Hulk Hogan was approached by Bischoff and Ric Flair and signed a contract with WCW. He also invested money in production values and increased the number of WCW pay-per-view. He also started a weekly live program, WCW Monday Nitro, that went directly against WWF’s flagship Monday Night RAW. Bischoff remained an announcer on Nitro, regularly spoiling RAW results (as the latter show was not always aired live) to boost ratings. This created what became known amongst fans as the Monday Night Wars, as both WCW and WWF fought for viewers and in the process kick-started a new level of mainstream popularity for pro wrestling. The changes paid off, and in 1995, WCW turned a profit for the first time in the company’s history. By 1997, Bischoff’s official job title was President of World Championship Wrestling.

In 1996, Bischoff signed WWF superstar Scott Hall, better known at the time as “Razor Ramon”. Two weeks later on Nitro, Hall was joined by Kevin Nash, most previously known as “Diesel” in the WWF, to become “The Outsiders”. Bischoff intentionally depicted the duo as WWF rebels who were not under contract with WCW. To avoid legal action by the WWF, Bischoff in a worked interview at The Great American Bash, asked point-blank if they worked for the WWF, which both Hall and Nash denied. The Outsiders expanded and became the New World Order (nWo) when perennial fan-favourite Hulk Hogan aligned himself with the Outsiders in July 1996.

The nWo was depicted as a rival company engaging in a “hostile takeover” of WCW. Week to week, the angle grew more complex, with a mixture of main-eventers, mid-carders, executives, referees, managers, and announcers involved in various subplots related to the onscreen “WCW vs nWo” power-struggle. Led by the nWo storyline, WCW overtook the WWF as the number one wrestling promotion in America with Nitro defeating RAW in the ratings by a wide margin for 84 consecutive weeks. During this era, Bischoff moved from his role as commentator and joined the nWo as a manager. His television character, dubbed “Eazy E” by Hall (“Sleazy E” by the WCW commentators), became a dictator and egomaniac as the nWo boss.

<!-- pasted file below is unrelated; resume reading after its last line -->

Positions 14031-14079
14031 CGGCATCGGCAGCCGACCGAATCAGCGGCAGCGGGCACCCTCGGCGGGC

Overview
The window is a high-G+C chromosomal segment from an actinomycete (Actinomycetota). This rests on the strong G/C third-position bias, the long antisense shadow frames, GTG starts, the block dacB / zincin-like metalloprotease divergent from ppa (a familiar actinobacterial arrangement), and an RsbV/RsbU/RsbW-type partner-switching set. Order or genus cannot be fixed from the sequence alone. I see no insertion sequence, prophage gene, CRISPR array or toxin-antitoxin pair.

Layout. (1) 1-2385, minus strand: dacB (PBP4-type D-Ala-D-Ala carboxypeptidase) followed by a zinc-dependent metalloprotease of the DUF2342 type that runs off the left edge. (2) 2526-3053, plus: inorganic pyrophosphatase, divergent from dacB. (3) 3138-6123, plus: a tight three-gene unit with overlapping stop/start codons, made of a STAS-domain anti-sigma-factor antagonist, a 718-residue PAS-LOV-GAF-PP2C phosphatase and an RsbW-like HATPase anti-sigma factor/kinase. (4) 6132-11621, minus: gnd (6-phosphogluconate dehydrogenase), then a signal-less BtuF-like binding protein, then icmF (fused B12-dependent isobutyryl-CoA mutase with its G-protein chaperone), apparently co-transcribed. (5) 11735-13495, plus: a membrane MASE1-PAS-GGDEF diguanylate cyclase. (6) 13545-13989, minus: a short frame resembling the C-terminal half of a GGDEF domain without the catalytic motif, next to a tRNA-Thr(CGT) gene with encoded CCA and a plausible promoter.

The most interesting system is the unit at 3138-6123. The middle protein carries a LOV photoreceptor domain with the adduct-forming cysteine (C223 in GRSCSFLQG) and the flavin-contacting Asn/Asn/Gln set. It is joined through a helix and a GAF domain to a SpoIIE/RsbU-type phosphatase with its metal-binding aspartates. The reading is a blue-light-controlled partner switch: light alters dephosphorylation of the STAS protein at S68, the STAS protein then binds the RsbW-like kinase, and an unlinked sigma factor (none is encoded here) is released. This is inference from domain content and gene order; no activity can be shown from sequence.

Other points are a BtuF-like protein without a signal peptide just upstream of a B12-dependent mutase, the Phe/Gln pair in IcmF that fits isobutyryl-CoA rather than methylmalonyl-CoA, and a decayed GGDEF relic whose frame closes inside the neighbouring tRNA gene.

When the WWF rebranded their product as “WWF Attitude” and began to focus on new superstars such as Stone Cold Steve Austin, Mick Foley, and The Rock, and made owner/longtime announcer Vince McMahon into a character, this eventually resulted in a rating turnaround for WWF. On April 13, 1998, WWF ended WCW’s year and a half run on top of the rating war. Despite losing in the ratings to WWF, WCW continued to post strong ratings, attendance, and PPV buy rates throughout 1998. In 1998 WCW built one of its first homegrown superstars in Bill Goldberg and gave him the WCW World Heavyweight Championship on July 6, 1998, at the Georgia Dome in front of 39,919 people on Nitro.

In early 1999, Bischoff promoted Kevin Nash to head booker. Despite Goldberg drawing at the box office and doing three shows in December/January that did nearly a $1,000,000 gate, the decision was made to end Goldberg’s undefeated streak and put the belt on Nash. On the January 4 Nitro, at the Georgia Dome, Nash dropped the title to Hogan in a match that became known as the Fingerpoke of Doom, and the nWo was rebranded. By March ratings began dropping, and WCW began experiencing an endless streak of rating losses.

Throughout 1999, Bischoff reverted to focusing on ageing WCW stars such as Hogan, Diamond Dallas Page, Randy Savage, Sting, Rowdy Roddy Piper, Nash, Ric Flair, and Sid Vicious. In an effort to improve ratings, WCW also began to focus heavily on several celebrities such as Master P., Chad Brock, Megadeth, Dennis Rodman, and Kiss. One of the last deals Bischoff structured was a deal with the members of the rock band Kiss to have their own wrestling character known as The Kiss Demon.

By late 1999, WCW began losing money. Attendance, PPV buys and ratings were down significantly. On September 10, 1999, the decision was made to relieve Bischoff of power. In April 2000, Bischoff returned as an on-air character alongside Vince Russo to lead the heel faction The New Blood; Bischoff also worked on writing the shows with Russo during this time. Bischoff’s last on-camera role in WCW was in July 2000 at the Bash at the Beach 2000 pay-per-view when Russo did a worked-shoot promo on Hulk Hogan. In March 2001, WCW was bought by WWF.